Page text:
Republished with permission from the University of Michigan Dearborn News blog.
April 21, 2021
Part oral history and part social media, a new digital storytelling project gives UM-Dearborn students the opportunity to share their unique experiences directly with the outside world.
Expanding existing campus resources and technologies through a Coalition for Transformational Education grant, experts in the new Experience Plus program including the Mardigian Library, Career Services, and Global Education, will mentor a cohort of students for its More Than A Single Story: UM-Dearborn Speaks project starting this fall.
More Than a Single Story will create a genuine, sophisticated portrait of the UM-Dearborn community by giving students a way to express their identities and sense of purpose, said Mardigian Library Director and Associate Provost Maureen Linker.
To properly engage with a place or a person, Linker says a multitude of stories is needed. Over the span of two academic years, More Than a Single Story will provide students, who will be paid for their work, with a chance to share their stories while challenging the myths about Dearborn, the Detroit Metropolitan area, regional commuter campuses, the surrounding Muslim-American community, and other social divisions between the city of Detroit and the surrounding suburbs.
“Being defined by a single story can lead to characterizations through xenophobic or racist labels. For example, The Simpsons satirically portrayed Dearborn and our campus as being under Sharia Law, reflecting misperceptions and misrepresentations of our community,” Linker says. “Under the proper mentorship, digital storytelling can counterbalance stereotypes and enable students to take agency over the portrayals of their identity and communities. It can foster a cognitive shift that aids students in discovering what drives them and shapes their purpose, which will stay with them long after they graduate.”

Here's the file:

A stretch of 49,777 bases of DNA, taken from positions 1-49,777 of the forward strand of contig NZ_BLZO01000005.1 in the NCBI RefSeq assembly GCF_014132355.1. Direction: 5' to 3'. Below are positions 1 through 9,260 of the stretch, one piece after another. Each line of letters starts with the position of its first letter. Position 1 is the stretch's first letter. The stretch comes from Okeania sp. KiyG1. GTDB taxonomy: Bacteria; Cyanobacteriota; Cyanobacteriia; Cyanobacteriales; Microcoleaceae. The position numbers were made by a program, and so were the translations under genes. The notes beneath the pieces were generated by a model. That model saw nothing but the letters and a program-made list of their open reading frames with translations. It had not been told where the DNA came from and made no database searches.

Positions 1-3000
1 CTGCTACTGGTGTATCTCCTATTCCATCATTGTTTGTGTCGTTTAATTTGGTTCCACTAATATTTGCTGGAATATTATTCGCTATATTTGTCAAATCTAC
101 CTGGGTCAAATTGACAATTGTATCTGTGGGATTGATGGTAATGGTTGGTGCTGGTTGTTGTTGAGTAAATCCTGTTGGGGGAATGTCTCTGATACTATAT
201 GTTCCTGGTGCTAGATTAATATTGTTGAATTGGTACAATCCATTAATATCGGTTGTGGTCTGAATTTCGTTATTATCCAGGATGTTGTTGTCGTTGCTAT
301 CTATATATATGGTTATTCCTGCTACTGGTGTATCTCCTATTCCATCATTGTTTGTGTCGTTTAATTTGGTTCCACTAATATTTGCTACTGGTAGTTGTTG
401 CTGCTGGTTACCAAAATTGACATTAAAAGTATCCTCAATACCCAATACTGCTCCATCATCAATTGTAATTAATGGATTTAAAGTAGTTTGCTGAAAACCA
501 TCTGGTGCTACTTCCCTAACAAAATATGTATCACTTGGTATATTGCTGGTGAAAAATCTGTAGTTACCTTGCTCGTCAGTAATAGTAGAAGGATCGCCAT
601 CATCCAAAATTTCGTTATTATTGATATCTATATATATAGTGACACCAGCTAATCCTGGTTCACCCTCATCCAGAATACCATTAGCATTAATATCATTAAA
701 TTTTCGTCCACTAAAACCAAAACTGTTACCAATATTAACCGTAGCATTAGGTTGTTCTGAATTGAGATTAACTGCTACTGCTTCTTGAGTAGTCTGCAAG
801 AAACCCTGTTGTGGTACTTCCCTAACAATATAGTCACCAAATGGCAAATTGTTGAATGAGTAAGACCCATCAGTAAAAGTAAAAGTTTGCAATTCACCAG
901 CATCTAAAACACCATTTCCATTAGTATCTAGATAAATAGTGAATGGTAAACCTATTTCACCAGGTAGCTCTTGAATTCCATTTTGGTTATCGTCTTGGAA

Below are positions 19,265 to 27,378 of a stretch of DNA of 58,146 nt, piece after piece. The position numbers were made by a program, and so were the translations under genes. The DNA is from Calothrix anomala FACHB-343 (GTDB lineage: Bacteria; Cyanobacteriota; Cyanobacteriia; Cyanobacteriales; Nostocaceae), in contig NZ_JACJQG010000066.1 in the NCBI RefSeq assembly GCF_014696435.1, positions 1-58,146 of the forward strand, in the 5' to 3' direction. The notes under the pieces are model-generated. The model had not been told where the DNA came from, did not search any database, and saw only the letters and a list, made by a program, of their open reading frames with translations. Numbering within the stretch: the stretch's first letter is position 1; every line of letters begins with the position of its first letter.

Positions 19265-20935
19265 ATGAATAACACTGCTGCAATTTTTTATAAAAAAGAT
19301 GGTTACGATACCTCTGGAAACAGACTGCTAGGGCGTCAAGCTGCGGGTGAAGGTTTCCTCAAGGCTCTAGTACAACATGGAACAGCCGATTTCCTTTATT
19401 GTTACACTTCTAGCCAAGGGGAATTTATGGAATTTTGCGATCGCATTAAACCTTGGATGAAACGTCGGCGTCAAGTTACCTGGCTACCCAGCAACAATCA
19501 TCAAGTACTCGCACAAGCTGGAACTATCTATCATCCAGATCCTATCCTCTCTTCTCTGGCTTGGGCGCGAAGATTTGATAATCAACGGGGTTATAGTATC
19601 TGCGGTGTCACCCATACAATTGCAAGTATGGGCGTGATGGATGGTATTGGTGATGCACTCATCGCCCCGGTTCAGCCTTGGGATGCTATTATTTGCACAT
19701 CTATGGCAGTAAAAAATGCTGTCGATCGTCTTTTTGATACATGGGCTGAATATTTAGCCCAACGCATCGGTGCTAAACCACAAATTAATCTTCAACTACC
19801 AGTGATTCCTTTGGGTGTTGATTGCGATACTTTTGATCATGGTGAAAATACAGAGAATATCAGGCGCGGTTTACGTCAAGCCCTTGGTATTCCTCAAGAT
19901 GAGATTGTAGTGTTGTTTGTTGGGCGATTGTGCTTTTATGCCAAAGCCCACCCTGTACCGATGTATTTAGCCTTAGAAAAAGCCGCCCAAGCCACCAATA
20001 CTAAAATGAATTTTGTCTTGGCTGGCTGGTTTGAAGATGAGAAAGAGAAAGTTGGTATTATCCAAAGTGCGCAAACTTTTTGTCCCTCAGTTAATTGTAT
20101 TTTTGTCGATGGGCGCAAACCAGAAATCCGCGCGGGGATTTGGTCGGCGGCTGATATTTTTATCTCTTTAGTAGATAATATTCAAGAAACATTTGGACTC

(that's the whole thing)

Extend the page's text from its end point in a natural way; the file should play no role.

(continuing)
Linker says data from a 2018 Gallup survey of college graduates shows people who reported meaningful experiential learning opportunities and having “someone who cared about me as a person” were more than twice as likely to also report high levels of well-being and work engagement later in life.
Chancellor Domenico Grasso looks forward to hearing student stories and says campus continuously explores how to best offer high-impact experiential learning.
“The Coalition for Transformational Education grant, which is awarded to a small and select number of institutions such as University of VIrginia, and University of Southern California, Wellesley College, Bucknell University and Olin College, demonstrates our commitment to the success and well-being of our student while on campus and beyond,” Grasso says. “We hope that this pilot initiative will help UM-Dearborn students better define their identity, embrace agency and identify purpose. The public manifestation of this project will be a transformation of the single story of our community into a dynamic, complex tapestry of who our students are, what drives them and where they want to be in the future.”
The first cohort will begin work in the fall — interested students can apply via UM-Dearborn’s Career Connections l in summer semester — and stories will be exhibited at the Mardigian Library in fall 2022.
Following the digital storytelling exhibit, campus organizers will invite Henry Ford College and local high school students to participate in a digital storytelling event. Linker says they’d also like to host a monthly live storytelling event and offer digital storytelling workshops led by UM-Dearborn students.
With the multifaceted nature of the project, Linker says students will develop important professional skills like critical speaking, thinking and listening, while also having the space to work creatively.
“Digital storytelling literacy can serve as an effective means for students to discover and articulate their values and make the connection between their values and career readiness,“ Linker says. “As the world continues to become more digital, experience in digital storytelling will be more and more valuable across all fields from art to engineering, from business to biology.”
Linker says sharing multiple stories creates connections, provides inspiration and promotes education.
“Classmates may find that they share similar experiences or interesting differences from which to learn. First-generation Americans will have a toolset to share a piece of their lives with relatives halfway across the globe. Students trying to express themselves to older family members will have another avenue to do so,” Linker says. “Communities will not merely be defended or strengthened by this project; they will be built.”
The More Than a Single Story team includes Mardigian Library Director and Associate Provost Maureen Linker, Experience+ Executive Director Laurie Sutch, Mardigian Library Associate Director Holly Sorscher, Global Engagement Director Scott Riggs, Mardigian Library Research Center Head Christopher Spilker, Mardigian Library User Services Head Monica Adams, Mardigian Library Strategic Initiatives Manager Kelsey Parker and Experience+ Assistant Director Britta Roan.